The irony here is that the Attractional model of youth ministry, so prevalent, so pervasive, and so passionately argued for in many circles is dead (or certainly dying). And what has slayed this once mighty beast? Better attraction! You see, when we took up the sword of the entertainer and the shield of pleasure, we entered into an arena where the world excels. We thought we could slay the mighty dragon because we believed that in our corner was Jesus right there cheering us on. It seems that not only was he not there, but left us alone in this playing ground. My feeling is he watched us enter through these wide doors with great sadness in his heart. For those who seek to fight on his side, this is not the way of the warrior.
We now find ourselves standing in this ‘attractive arena’ finding that our weapons are dull if not completely useless. How can we compete with the gods of this age when our weaponry is material and not spiritual? This is no David v. Goliath scenario, this is an army of slingshots v. an army of nuclear warheads. Bottom line, when it comes to attraction through entertainment, we just cannot compete. And, we never were supposed to.
What has killed the Attractional Model of youth ministry? We have seen the enemy, and it is more attractive than what we can offer. Attraction has killed the Attractional, pure and simple.
We need to leave this arena posthaste and join our master in the new school of Attractional ministry. We must shine like stars as we hold out the word of life (Phil. 2:15-16). We must be salty and act like that city on a hill (Matt. 5:13-16). We must live good lives, be unified, and show this world that “God is really among us” (1 Pet. 2:12, Ps. 133, 1 Cor. 14:25). We must show this world very clearly the mighty power of the gospel that transforms all who bow the knee.
This is our attraction, this the battlefield on which we can win. This is where we belong and this is where Jesus wants us.
(I want to say a farewell to my friend Eddie Whitchurch. A friend for over 25 years who gave wise “country” counsel to me and stuck with me through good times and bad. A friend to all and a mighty man of God. Eddie, I’m glad your battle is over and you are with the King. Enjoy it.)
There is a change underfoot. Can you feel it? People are waking up and realizing that some aspects to youth ministry that have been held so dear for so long are…well, they’re just not working anymore.
You can read this in the new group of youth ministry books coming out of America (i.e. in Mark Ostreicher’s book, “Youth Ministry 3.0” he quotes Kendra Creasy Dean as saying, “The way we’re doing things is already not working. We are failing at our calling. And deep down, most of us know it”). Mark DeVries has blogged that it may be time to “rethink the funnel” as it “could be dead” as a viable strategy for evangelism (http://ymarchitects.com/3251/is-the-funnel-dead/).
Yep, the times are a changing. The trouble is, well there are two issues:
1. The things we want to change (or even remove) are in the very DNA of our youth ministries. Most of us just can’t imagine a youth ministry that is not committed to attraction through entertainment. Nor can we imagine a youth program without games or social activities as integral to the weekly meeting.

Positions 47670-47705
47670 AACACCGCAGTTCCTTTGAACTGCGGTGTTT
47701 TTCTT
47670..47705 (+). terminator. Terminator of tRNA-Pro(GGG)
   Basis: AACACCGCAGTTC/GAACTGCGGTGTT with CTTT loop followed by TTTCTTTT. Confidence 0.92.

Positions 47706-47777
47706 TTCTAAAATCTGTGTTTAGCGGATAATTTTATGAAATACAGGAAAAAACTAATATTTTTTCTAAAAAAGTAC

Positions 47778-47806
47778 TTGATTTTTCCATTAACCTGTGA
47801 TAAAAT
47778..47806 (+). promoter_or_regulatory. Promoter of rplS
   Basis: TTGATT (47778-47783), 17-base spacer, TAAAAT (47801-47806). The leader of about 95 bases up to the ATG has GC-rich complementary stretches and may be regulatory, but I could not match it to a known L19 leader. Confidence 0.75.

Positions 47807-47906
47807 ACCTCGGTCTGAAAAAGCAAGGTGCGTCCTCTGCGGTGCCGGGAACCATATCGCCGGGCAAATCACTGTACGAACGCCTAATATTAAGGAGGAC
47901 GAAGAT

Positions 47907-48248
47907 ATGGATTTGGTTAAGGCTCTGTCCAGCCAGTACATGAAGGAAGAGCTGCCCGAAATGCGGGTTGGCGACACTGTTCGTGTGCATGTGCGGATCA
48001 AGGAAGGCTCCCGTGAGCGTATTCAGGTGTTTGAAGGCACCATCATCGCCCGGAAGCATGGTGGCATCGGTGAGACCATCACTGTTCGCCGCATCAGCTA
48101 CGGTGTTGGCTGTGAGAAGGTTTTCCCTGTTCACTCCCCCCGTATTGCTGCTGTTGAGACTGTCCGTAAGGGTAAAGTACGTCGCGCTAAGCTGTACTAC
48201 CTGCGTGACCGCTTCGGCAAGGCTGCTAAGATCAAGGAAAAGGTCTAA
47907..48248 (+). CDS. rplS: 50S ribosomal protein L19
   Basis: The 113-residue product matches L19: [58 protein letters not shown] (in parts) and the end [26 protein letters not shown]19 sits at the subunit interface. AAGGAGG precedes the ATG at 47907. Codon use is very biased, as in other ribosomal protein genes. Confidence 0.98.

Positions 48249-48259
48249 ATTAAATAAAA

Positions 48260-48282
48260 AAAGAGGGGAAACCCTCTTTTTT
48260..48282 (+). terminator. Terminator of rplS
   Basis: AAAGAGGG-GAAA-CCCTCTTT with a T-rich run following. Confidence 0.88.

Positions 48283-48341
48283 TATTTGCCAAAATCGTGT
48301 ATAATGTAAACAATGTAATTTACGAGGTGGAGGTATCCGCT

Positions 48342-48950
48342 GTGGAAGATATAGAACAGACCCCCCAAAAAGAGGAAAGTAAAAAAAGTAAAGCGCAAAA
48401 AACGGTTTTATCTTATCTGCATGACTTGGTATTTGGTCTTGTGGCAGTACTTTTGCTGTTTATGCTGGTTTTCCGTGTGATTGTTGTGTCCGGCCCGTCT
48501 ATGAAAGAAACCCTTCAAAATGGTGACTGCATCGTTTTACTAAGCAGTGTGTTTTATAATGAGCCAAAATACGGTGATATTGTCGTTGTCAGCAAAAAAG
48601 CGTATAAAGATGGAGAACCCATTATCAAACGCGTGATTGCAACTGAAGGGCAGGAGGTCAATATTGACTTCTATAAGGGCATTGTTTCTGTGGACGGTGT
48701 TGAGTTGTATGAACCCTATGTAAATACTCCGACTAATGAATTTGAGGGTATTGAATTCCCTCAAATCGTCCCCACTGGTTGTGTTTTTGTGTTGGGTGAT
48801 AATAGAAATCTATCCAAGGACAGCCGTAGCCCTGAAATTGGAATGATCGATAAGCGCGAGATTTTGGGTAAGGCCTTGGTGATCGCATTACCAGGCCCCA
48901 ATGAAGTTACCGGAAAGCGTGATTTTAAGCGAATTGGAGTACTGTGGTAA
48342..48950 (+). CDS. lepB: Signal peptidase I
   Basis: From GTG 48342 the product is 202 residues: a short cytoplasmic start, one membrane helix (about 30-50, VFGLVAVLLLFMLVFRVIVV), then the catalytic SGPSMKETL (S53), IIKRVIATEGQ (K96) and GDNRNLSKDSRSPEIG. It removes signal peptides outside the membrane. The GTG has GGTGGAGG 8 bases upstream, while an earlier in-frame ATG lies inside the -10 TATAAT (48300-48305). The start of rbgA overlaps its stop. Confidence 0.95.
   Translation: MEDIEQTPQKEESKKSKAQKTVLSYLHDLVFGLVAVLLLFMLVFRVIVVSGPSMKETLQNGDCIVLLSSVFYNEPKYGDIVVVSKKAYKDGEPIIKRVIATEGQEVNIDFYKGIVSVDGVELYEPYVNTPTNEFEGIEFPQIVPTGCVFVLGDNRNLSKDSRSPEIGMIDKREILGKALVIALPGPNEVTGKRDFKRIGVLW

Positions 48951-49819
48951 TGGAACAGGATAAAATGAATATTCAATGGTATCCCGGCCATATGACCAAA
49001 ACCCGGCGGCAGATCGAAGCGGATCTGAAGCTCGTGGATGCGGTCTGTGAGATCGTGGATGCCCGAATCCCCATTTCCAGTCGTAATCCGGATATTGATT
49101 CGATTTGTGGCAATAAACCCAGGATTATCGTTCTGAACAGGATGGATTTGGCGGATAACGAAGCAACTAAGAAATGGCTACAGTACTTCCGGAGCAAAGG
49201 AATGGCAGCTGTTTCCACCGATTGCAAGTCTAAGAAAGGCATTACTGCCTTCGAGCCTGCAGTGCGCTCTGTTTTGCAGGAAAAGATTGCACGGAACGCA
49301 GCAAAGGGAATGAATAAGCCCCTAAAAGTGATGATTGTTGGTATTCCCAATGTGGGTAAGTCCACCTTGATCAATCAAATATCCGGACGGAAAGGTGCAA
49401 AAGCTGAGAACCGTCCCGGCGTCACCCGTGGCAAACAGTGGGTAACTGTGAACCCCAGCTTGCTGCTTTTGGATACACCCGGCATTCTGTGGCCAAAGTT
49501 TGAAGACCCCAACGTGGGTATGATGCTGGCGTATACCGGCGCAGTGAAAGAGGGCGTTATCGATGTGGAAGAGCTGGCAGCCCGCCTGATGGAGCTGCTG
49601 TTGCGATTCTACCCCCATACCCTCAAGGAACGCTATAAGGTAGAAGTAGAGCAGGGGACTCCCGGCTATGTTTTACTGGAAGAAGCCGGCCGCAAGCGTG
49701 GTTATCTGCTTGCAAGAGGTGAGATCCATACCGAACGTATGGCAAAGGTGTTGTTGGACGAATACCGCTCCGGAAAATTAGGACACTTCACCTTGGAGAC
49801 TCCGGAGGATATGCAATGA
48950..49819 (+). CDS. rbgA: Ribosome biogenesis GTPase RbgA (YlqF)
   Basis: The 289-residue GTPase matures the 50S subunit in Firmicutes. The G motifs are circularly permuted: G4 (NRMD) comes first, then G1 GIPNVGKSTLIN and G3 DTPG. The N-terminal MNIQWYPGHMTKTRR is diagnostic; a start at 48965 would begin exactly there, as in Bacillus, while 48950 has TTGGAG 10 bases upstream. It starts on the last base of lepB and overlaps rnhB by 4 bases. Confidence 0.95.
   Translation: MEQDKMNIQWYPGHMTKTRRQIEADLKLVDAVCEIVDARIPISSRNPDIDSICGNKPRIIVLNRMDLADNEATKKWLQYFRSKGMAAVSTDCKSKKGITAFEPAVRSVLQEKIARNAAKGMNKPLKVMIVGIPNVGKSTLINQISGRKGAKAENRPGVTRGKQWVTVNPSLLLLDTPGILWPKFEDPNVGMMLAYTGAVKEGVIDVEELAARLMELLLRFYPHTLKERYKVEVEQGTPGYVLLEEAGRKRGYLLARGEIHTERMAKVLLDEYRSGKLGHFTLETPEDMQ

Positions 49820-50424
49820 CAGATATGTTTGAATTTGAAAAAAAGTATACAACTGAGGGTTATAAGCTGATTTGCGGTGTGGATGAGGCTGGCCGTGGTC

2.What do we replace it with? Many of us have not been taught how to reach youth in any way other than to show them a good time with a gospel message thrown in somewhere. Nor do we know how to fill a two-hour program with solid, spiritual content that is also enjoyable to all.
Isn’t the solution to “things just aren’t working anymore” simply to go back to what was working…way back to the early church and what we are told to do in the Scriptures? Let’s take a look at Acts (i.e. 2:42-47) and see if we can create a ‘youth version’.
In addition, we need to learn how to create an environment where we have community, engage in fruitful spiritual disciplines while having an enjoyable time together. We mustn’t hark back to the funnel (or baseball diamond or wedding cake—whatever diagram you use) where we have a split between fun and serious. For example, how can we run a Bible study for grade 7 & 8 boys that is solid in content, highly interactive and enjoyable at the same time? This is the type of question we need to answer.
How about these two ideas:
1. Spend a day or a few nights with your leadership team (if you have one) brainstorming over this question, “How can we make our Christian stuff fun and our fun stuff Christian”?
2. Think through some of the activities that you have been so committed to in the past—is there any way of beefing them up a bit with better content? In other words, can you morph these activities into something slightly more profitable than simply entertainment?
Final words, change is underfoot in youth ministry, you simply can’t avoid this fact. And it is a good thing!
‘Fun’ thoughts Vol. 1: When people hear “we have chucked out sport or the silly games in our youth program” why do they hear we have also gotten rid of fun?
I have run or helped run a number of youth groups. Other than my very first experience (where I was committed to a Friday night of games and mayhem in the name of Jesus), I have tried to get rid of the straw in our program and build with gold (1 Cor. 3:10-17). When I tell people that we have “tried to eliminate purposeless games in our youth group” they seem to hear me say, “and we have made our group boring as well!”